The erosion of IT’s middle class

Makala hii nimeamua kuibandika kwa lugha yake kutokana  na umuhimu wake  hasa kwa wataalamu wa ICT, kwa hisani ya  DS mchambuzi nguli wa masuala ya ICT Tanzania.

If you are a mid-level IT staff member, you will need to improve your
skills to move into that top tier and preserve your place in an IT
organization. If you fail to make that transition, then you are likely
to suffer “brain drain” and you will move into that lower tier.

If you have spent a lot of time in the IT industry and you are just now
reaching that middle-tier skill set, your career is at a crossroads. You
can choose to stay where you are, but in doing so you risk being made obsolete by a robot or Java/Python script. If this scares you, then you
should invest in your professional development, learn to be
cross-functional, and try to learn how to control the software components that will make you more efficient at your job.

However, if you are at the lower tiers of the IT food chain, you can rest assured that your “smart- hands” will continue to be needed. As Judge Smails in the movie Caddyshack said so eloquently, “Well, the world needs ditch diggers too.”

These developments are driven by a number of things. Among them: the rising cost of “down-time” as organisations become more and more reliant on IT; the rising cost of real-estate and energy for power+cooling as the hardware assets are increased; the fixed overhead costs of IT resources (people+kit) that cannot by elastically adjusted according to the business environment; the very tangible demand for mobile-access to systems by clients and staff alike; the fact that factories are inevitably evolving their products towards reducing their own costs of production and management by taking advantage themselves of outsourcing and Cloud.

There are additional reasons, that list can be much longer, but those
that I have mentioned are among the main factors that are being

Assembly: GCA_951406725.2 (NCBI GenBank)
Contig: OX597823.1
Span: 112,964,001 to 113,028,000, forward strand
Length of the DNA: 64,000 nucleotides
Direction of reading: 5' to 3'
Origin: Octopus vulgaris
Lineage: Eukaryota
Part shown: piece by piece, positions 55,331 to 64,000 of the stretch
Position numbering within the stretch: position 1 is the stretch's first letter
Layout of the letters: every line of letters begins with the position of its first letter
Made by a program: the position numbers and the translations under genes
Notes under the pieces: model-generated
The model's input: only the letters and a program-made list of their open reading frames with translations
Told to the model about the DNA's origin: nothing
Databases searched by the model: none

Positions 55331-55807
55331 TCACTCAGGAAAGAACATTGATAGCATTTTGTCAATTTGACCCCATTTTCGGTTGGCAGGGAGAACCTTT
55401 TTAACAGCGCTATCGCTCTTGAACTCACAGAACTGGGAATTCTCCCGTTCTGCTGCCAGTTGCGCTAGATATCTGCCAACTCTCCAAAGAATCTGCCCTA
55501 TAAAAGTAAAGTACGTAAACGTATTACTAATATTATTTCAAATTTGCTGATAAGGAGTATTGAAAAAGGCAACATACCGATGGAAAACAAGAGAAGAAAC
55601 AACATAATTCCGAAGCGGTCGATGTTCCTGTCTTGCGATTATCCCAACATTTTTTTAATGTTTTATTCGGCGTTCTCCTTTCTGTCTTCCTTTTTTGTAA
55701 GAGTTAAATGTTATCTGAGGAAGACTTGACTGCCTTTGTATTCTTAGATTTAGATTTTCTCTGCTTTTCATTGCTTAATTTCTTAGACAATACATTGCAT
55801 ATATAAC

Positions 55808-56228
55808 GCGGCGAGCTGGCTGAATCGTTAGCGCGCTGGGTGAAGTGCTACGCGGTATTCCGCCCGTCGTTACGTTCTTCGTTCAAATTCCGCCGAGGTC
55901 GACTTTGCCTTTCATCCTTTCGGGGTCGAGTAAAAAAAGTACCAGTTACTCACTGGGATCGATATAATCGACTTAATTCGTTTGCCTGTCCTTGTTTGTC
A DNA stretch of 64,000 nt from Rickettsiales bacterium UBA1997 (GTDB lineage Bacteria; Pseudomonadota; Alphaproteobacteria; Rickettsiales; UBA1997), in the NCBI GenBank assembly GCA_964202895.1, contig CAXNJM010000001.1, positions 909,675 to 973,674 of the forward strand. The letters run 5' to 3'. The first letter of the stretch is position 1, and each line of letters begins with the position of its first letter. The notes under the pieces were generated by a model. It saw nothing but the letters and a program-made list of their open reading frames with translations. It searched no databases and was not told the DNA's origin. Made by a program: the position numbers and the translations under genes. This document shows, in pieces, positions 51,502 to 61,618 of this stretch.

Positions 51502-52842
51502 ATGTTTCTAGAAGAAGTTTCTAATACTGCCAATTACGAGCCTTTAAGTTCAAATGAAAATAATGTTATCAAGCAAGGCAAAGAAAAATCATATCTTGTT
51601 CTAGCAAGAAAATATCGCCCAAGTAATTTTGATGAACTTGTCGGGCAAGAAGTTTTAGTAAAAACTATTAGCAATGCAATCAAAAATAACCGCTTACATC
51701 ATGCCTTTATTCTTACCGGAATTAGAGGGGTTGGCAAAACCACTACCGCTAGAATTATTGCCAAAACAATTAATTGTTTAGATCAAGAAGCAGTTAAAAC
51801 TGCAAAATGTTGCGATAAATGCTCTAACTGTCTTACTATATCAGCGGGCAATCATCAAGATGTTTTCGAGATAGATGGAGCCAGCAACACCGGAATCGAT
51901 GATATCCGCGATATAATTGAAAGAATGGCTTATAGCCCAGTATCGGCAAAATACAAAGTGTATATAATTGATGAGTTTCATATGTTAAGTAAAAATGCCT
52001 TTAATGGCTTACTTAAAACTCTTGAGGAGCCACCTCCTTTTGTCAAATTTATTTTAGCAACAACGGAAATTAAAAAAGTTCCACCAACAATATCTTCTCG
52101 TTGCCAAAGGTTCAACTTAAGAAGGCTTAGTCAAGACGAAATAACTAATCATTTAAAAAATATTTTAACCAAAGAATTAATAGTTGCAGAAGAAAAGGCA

considered by CEOs and their Finance departments when seeking greater value-for-money out of the investments they are being forced to make into IT. And the impact is that of reducing the “middle-class”, as described.

I must admit that prior to my joining IBM, this trend was much less
noticeable to me. But with the exposure I am now getting to the inner workings of our labs, factories, customer priorities, all around the globe, I can say that denial or resistance is futile especially now that “Cognitive Computing” has become a reality.

Many of you may not believe this but back in 1986 or so, I was
pooh-pooh’d big time for saying that one computer per organisation was insufficient, instead the future would be of one on every desk and all inter-connected to share data. Then the same happened in 1994 for saying that fax and telex would soon be rendered obsolete due to the Internet.At present we’re on the verge of seeing IT, after helping to better manage or automate our manual job-flows, is increasingly helping to better manage or automate our IT job-flows too…

So definitely, people in IT-based jobs need to keep on evolving their
skills to stay ahead of the technology and not become the victims of its evolution. Reading the article shared by Dharmin is a good start. And exploring the resources offered by the authoritative and diverse http://www.coursera.org http://www.coursera.org could be a useful next step…

With regards,
DS.

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